For daily wage earners and migrant labourers, it’s a sense of Déjà vu

For more than a year, our lives have revolved around Covid. A pandemic fatigue had set in. But just when people were hoping to move on, the situation exploded in our faces. The second Covid wave has hit India hard. The country is reporting on average three lakh fresh Covid infections daily and rumours of lockdown are making people anxious and restless. Yet again, migrant workers and daily wage earners are crowding local train and bus stations to return home because bitter memories of the 2020 lockdown are still fresh in their minds. We bring to you five heart-breaking stories of those who had faced harrowing experiences during the lockdown last year. They shudder to think what is in store for them and others this year

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“Please take some. It’s from a good shop,” said Anil Shastri, 38, as he offered me some sweets. This was just before Diwali in October 2020. Shastri and his family, comprising wife Rekha Devi (32) and two children Priya (13) and Mayank (7), lived in a one-room home in a lane not far from where I live in Lucknow, Uttar Pradesh. It is tucked between rows of bungalows on either side and most of the occupants are daily wage earners. As Shastri and I spoke, his wife sat on the floor to make tea and his children settled in another corner of the house to do their homework.

“It’s a sad Diwali. I have not had a regular income since the lockdown was announced in March (2020). I am not touching my savings because it’s meant for school fees and medical emergencies, but I withdrew some cash to buy new clothes for my children and this box of sweets,” he said. Shastri worked as a priest and before the lockdown, people would call him home for religious functions. He would get paid in cash and sometimes in kind. The earning was decent but cyclic. He earned well during the festivals, but otherwise, it was a daily struggle.

However, on March 24, 2020, the day the first three-week-long nationwide lockdown was announced, Shastri knew it was bad news. “The government should have given people like us some time, at least a few hours, to make alternate arrangements. This is a one-room set. We would have died because of heat and suffocation. It would have been impossible for me to pay the monthly rent of Rs 2,500 per month and the electricity bill of Rs 1,500 without any income. Managing ration would have been another headache. So, the moment I heard the news at 8 pm, I fled from Lucknow.”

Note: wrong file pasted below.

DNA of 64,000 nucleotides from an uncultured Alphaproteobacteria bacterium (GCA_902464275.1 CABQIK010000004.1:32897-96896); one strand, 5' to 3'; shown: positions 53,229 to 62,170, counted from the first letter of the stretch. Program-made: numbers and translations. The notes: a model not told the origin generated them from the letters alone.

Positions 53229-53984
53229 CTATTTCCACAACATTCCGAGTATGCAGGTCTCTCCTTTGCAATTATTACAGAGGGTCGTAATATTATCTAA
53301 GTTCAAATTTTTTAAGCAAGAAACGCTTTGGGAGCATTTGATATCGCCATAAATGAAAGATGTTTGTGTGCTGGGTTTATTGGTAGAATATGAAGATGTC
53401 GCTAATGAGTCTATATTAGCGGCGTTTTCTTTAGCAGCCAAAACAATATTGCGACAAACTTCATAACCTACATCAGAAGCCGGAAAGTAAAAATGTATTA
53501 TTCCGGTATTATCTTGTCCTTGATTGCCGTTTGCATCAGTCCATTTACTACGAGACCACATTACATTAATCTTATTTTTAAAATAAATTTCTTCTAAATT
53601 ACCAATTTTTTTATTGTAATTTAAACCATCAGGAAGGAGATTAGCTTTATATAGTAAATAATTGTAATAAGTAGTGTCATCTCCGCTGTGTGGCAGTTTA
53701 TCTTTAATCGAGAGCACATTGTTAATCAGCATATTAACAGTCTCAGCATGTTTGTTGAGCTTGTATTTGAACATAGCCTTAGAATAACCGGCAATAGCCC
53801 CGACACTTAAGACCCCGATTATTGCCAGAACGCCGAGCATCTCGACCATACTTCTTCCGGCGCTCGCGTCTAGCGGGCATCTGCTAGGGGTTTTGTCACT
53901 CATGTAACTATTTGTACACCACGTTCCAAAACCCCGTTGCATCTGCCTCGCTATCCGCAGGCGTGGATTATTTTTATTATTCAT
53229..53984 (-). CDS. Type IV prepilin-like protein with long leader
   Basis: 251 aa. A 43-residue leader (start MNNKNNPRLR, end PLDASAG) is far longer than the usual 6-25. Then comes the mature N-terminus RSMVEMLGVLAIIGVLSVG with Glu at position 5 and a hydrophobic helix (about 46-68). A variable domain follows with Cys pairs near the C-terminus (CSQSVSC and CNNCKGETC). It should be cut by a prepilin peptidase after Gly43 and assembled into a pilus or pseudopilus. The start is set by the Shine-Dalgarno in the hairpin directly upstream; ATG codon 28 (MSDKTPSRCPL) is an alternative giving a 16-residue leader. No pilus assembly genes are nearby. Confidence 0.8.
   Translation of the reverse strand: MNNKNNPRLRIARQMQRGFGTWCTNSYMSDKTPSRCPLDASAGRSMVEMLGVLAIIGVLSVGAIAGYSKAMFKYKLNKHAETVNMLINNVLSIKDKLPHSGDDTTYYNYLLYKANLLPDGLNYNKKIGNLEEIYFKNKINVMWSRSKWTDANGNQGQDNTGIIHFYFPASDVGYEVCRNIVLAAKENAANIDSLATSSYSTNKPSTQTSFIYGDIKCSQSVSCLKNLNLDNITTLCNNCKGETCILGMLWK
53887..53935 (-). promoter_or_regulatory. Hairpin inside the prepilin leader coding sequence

Shastri and his family left for Hardoi – a district 100 km away from Lucknow – on their motorcycle, with minimum belongings. “My parents and brother’s family live in a village near Hardoi. They have a small farming land. I knew I was not going to get any work so I decided to move back home for a few months so that I could at least feed my family. I drove non-stop for hours and reached at 2 am. There were police on the highway, and I even had to pay a small bribe to cross a toll naka.” 

Shastri and his family in their one-room set in Gomti Nagar, Lucknow

Shastri’s landlord was kind enough to allow him to pay the rent in trenches during the lockdown. The family returned in October 2020, just before Diwali. When I met Shastri then, he was looking at options, because in the absence of a regular income, it was becoming difficult for him to live in a city like Lucknow.

When the second wave hit India in April 2021, and rumours of a lockdown began surfacing, I went to meet Shastri to ask if I could help him in any way. The family was gone, lock, stock, and barrel. The neighbours told me they have moved back to their village as Shastri was not getting any work. In fact, most of the homes in the lane were locked. While some have made the big shift back to their villages, some have left temporarily fearing lockdown.

Singh’s family, comprising his parents, wife, and a year-old son, lives in Samastipur. His wife was expecting last year and gave birth to a baby boy in March 2020. Because of the lockdown, Singh could not leave Lucknow and got to see his new-born only in June.

A few blocks away, Ram Prasad Singh, 33, a vegetable vendor from Samastipur in Bihar, who has made Lucknow a home for the past few years, sat dejected next to his cart. He asked me if a lockdown was going to be announced and whether he should go back home. When asked where he was last year, Singh said: “I was stuck in a room with five others for months. There was just one fan, no income, and no fixed ration. This time, I don’t want to make the same mistake. I will never forget that long journey back home — nearly 50 of us were stuffed in a bus that had a capacity of 35. I will also always remember the pangs of hunger that we would experience during the lockdown.

“We are poor but eating two square meals a day was never a problem. It was humiliating to ask for food packets. It was even more humiliating to eat that sub-standard food. I am not willing to go through similar humiliation this year,” Singh said.

Migrant labourers and daily wage earners crowding at Anand Vihar bus station in Delhi after chief minister Arvind Kejriwal announced a lockdown to tackle with the rising Corona cases. Image source: Twitter